Honda wants call on supplying second Formula 1 team in 2018 by May

Honda says it would need to have a deal to supply a second team with Formula 1 engines for 2018 finalised by next May at the latest

Honda wants call on supplying second Formula 1 team in 2018 by May

The Japanese manufacturer is keen to take on additional teams at some point and has expanded its Milton Keynes base to provide the space required to do so.

How Honda could supply a second F1 team

In line with new-for-2017 regulations, manufacturers are obliged to supply engines to teams unable to secure a deal.

The manufacturer with the smallest presence on the grid, currently Honda only supplying McLaren, would be asked to step up first.

All 11 teams have deals sorted for next year, but Autosport understands there is at least one team on the grid keen on moving to a Honda supply in 2018, and that informal talks have started.

Chief Yusuke Hasegawa told Autosport Honda would need to know for certain if a supply was required for 2018 "around the time of the Monaco Grand Prix".

He added: "That's when Red Bull and Toro Rosso announced they would use the Renault engine this year.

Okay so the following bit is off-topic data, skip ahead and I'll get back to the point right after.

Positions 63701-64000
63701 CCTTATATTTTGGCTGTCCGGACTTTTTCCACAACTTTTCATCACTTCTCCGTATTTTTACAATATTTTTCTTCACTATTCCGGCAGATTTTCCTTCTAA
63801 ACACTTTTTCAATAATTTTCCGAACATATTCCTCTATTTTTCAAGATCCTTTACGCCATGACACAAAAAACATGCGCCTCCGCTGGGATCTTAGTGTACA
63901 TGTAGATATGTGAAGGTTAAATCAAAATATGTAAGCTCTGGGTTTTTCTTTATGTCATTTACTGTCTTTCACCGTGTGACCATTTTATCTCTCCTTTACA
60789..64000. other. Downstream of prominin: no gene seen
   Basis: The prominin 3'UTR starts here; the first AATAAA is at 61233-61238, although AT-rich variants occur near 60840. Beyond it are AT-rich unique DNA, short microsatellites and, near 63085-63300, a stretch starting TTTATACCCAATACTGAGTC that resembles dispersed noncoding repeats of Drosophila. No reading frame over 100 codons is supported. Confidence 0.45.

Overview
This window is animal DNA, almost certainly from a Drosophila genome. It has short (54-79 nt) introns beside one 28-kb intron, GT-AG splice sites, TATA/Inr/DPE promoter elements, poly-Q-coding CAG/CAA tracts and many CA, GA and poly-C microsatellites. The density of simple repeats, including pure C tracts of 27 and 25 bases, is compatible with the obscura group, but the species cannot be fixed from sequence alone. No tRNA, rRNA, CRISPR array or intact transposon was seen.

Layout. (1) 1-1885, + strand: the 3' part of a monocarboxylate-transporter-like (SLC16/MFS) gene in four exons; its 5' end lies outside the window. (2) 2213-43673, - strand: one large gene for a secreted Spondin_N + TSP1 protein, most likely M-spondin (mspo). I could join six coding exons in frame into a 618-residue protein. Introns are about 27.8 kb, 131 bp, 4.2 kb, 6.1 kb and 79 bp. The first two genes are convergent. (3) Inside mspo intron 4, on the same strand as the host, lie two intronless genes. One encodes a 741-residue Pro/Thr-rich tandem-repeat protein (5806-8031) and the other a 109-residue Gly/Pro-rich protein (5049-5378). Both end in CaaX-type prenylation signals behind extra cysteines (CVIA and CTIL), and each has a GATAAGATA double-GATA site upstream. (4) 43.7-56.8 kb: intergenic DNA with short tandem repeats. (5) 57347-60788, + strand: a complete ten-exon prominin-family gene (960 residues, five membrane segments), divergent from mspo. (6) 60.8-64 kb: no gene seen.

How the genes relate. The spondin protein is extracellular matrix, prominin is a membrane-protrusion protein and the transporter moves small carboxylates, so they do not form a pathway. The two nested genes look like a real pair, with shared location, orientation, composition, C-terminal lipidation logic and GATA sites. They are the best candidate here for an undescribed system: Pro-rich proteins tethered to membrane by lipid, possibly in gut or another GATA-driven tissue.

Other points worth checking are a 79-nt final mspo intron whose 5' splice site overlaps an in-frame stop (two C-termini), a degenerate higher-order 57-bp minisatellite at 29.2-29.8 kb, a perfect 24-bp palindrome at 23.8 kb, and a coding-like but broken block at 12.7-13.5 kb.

"That is the latest timing for us but the earlier we know, the better."

Hasegawa said that means advanced talks would be required early next year, and added there has been more interest recently as its package has improved, following Honda's disastrous return to F1 in 2015.

"Now we are discussing the possibility of cooperation and the chance to supply the engine but so far, there is no fixed negotiation," he said.

"There has been informal interest. They are very kind to show some level of interest.

"Mercedes customers have no strong intention to change their engine to Honda.

"We have to prove we can show a decent step in the performance of the Honda engine.

"Until then, I don't think they can show us a concrete request."

When asked if taking on a second team would aid development, Hasegawa said: "Well, we need to pay costs as well.

"But it's very obvious we can increase the data and the chance of spotting a failure."

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